Tips on Buying a Small Business
A Drive by Guide to Buying a Small or Boutique Business
This is not an in depth description of all the things that you need to investigate on buying a business, but some key factors to consider before you spend serious money on in depth research.
A potential buyer can spend hours driving miles to arrive at a place that may appear like their idea of a dream business, but without considering some key factors, the whole thing will come to nothing.
Whatever business you decide on, you have to have a Core Business.
A Core Business in a shop may be 20 people that come in every day for similar things, in a restaurant 10 people that eat with you once a week, 15 people that eat with you once every two weeks.
In a manufacturing business six companies that require small orders regularly.
Not a major company that gives you a massive order at a very tight price and ties up all your production and goes somewhere else for the next contract.
The Core Business can change in retailing as you become more successful, always remember People make People, good customers need looking after.
If you can't see a basis for a Core Business be very wary.
The saying Location, Location, Location, is always appropriate depending on how much money you have to spend.
Top locations are expensive and so are the overheads, there is a balance depending on your business.
If you are in retailing you need chimney pots, with lots of people and far enough away from the nearest Supermarket.
Don't buy a country, foody pub within a mile and a half of the town centre, depending on the size of the town, the locals have one drink in your pub and go to town, they didn't used to but they do now, the drinks are far cheaper in town because of the competition.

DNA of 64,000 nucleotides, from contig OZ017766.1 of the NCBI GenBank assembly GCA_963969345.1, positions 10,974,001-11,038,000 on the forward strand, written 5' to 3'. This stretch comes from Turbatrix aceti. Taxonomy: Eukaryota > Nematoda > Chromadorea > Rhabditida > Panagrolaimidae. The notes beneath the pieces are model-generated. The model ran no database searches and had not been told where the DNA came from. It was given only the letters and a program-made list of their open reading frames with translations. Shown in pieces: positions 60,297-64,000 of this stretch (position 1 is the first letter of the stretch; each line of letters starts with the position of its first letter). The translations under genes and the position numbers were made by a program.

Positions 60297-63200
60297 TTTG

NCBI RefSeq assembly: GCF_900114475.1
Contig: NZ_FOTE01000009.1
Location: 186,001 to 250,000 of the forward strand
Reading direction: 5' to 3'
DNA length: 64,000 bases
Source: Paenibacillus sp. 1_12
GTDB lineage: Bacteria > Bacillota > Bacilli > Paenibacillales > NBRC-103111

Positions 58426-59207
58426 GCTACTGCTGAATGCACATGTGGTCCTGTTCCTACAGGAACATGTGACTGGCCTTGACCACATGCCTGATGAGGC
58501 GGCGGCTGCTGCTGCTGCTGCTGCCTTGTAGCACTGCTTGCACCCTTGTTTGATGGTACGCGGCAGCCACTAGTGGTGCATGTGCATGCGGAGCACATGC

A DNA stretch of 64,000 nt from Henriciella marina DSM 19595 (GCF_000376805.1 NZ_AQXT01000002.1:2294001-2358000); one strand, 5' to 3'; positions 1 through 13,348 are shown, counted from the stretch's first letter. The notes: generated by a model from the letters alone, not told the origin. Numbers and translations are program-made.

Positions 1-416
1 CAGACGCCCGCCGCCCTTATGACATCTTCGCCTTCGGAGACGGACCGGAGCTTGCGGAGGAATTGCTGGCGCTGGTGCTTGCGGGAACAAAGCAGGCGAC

A country foody pub or restaurant does better three miles or more out of town, you become destination pub, people like to drive out for a nice meal and a convivial drink.
You need to check the local area to ensure that you have sufficient communities that you consider would be your customers, this can be done in depth later, but an initial check is useful.
Roses round the Door
The expression used all to frequently, when people fall in love with a business, because it looks like their dream, think what it will look like in the Winter.
Check the roof to see how many tiles or shingles are missing, look for any settlement cracks in the walls, mould running up the external walls, signs of damp, trees damaging the brickwork, make a note of everything and if you do proceed get the surveyor to check these things.
Signs of drains over flowing, the state of the gardens, if any, adequate parking, or parking restrictions that are not compatible with your business.
The selling agents details should give an indication of the level of business being done, is it realistic against it's situation?
E.G.Electricity, Gas, Business Rates, Water Rates and Staff bills, do they sound realistic?
This is only a superficial appraisal of the business, not an in depth one, if all these points add up, then make an appointment to view and that's when a full investigation needs to take place, if you decide to go ahead.
If you do get inside and it's a food business, always check the cutlery draw to see whether there's sufficient cutlery to do the level of business that they claim.
The idea of these Tips is to provide a drive by check, a viewer can waste days of valuable time looking at property, where the exterior says it all.
A very useful expression when considering buying a business, "Marry in Haste and Repent at Leisure".
Never ever rush buying a business, all vendors and selling agents are economical with the truth, they don't lie, but tell you what you want to hear not what you need to hear, they frequently tell you after you have shown interest that there is another buyer, keep a cool head.
Buying a Business is not like buying a house, it's a commercial transaction and should be treated as such.